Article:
“It made it so real,” she said. “I couldn’t not say something. I had to say something.”
She called the Republican National Committee, urging them to condemn Trump’s remarks on behalf of Republicans. They brushed her off, so she called the local media in Hawaii and got on the radio. “That was the first time that I openly spoke out against Trump,” she said.
Even though most Hawaii GOP officials privately disliked Trump, they thought it was wrong for Fukumoto to criticize him so relentlessly — especially when he was doing so well in the polls. Shortly before the Hawaii Republican Presidential Caucus in March, a GOP district leader filed a complaint with the party against Fukumoto and a former Republican congresswoman, Pat Saiki, who had said Trump made a “mockery of the presidency.” “I would have much rather them not say anything," said the district leader, Brett Kulbis, who was working on the Ted Cruz campaign, “or at least be a positive message that can resonate with the rest of the Republicans.”
Trump also seemed to invigorate Hawaii Republican voters. The Republican Presidential Caucus was overwhelmed with people trying to register. According to Jack James, the executive director of the Hawaii GOP, the caucus brought in 10,000 new Republicans, bringing the party’s membership to 32,344. Trump won a 42 percent plurality, giving him 11 of Hawaii's 19 delegates.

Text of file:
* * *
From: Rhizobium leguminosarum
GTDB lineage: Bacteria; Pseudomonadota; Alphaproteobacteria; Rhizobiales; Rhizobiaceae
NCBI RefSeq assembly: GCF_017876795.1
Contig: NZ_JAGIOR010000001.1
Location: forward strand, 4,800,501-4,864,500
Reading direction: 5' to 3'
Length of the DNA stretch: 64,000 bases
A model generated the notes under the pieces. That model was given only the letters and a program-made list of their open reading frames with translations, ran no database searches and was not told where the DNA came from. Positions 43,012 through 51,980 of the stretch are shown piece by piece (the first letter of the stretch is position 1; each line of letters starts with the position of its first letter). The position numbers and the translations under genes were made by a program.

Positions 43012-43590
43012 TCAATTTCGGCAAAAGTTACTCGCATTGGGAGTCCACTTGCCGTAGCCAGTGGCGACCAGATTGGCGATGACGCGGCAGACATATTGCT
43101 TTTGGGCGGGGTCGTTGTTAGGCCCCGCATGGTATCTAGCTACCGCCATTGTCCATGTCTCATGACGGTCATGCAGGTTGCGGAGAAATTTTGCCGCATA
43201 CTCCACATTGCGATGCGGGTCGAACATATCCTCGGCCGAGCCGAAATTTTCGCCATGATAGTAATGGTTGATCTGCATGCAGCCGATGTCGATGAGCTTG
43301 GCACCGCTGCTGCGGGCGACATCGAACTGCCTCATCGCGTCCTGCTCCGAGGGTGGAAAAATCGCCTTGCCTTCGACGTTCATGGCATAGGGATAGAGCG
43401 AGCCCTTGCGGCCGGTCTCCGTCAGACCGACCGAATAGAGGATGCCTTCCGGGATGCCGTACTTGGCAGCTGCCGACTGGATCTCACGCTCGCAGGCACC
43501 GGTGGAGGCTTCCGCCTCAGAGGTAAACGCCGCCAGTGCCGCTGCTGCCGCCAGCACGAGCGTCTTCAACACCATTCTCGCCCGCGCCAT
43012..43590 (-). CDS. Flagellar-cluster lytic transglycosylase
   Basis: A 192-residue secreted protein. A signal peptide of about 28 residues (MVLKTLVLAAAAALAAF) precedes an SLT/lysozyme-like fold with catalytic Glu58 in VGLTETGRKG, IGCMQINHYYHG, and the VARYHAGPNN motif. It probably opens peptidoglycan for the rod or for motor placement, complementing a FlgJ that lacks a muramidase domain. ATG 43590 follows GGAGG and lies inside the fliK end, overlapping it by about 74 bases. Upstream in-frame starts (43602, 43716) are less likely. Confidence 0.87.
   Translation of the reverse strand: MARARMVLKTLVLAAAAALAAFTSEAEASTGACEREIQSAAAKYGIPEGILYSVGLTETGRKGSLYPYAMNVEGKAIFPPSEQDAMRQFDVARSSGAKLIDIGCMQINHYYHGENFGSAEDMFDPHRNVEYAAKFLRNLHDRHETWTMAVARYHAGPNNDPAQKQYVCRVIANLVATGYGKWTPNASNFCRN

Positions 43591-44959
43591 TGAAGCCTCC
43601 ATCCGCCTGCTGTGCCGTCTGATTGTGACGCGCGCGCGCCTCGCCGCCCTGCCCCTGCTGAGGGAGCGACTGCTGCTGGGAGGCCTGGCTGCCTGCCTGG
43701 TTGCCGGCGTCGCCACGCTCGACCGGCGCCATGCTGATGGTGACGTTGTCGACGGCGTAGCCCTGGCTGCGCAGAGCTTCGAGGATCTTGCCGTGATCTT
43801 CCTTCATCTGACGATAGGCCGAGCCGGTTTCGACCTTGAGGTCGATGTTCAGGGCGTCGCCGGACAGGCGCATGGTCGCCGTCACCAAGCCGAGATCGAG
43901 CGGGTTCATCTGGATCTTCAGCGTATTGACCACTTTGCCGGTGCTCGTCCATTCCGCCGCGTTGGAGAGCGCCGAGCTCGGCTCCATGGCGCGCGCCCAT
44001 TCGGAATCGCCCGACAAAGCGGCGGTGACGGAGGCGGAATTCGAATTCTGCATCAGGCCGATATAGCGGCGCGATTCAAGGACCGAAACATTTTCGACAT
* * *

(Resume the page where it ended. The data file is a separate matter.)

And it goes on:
Once Trump became the Republican nominee, the pressure to fall in line intensified. At the party’s state convention in May, Fukumoto took questions from the 300 or so attendees. She expected them to be angry that she wasn’t supporting Trump, but she didn’t expect them to boo and yell at her to resign. “We grew the party 50 percent off of this man,” one delegate said, pointing to his “Make America Great Again” hat. “Why would anybody go against him?”
By July, the Hawaii GOP had completely circled the wagons. Even Saiki relented, saying, “I am going to have to support him.”
Despite what felt like a groundswell, Trump’s numbers in Hawaii are hardly unprecedented. Trump got 30 percent of the vote in Hawaii in the general election; by comparison, George W. Bush got 37 percent in 2000 and 45 percent in 2004. Nor did the local GOP see any immediate benefit from Trump’s surge in the legislature — instead, it lost two seats.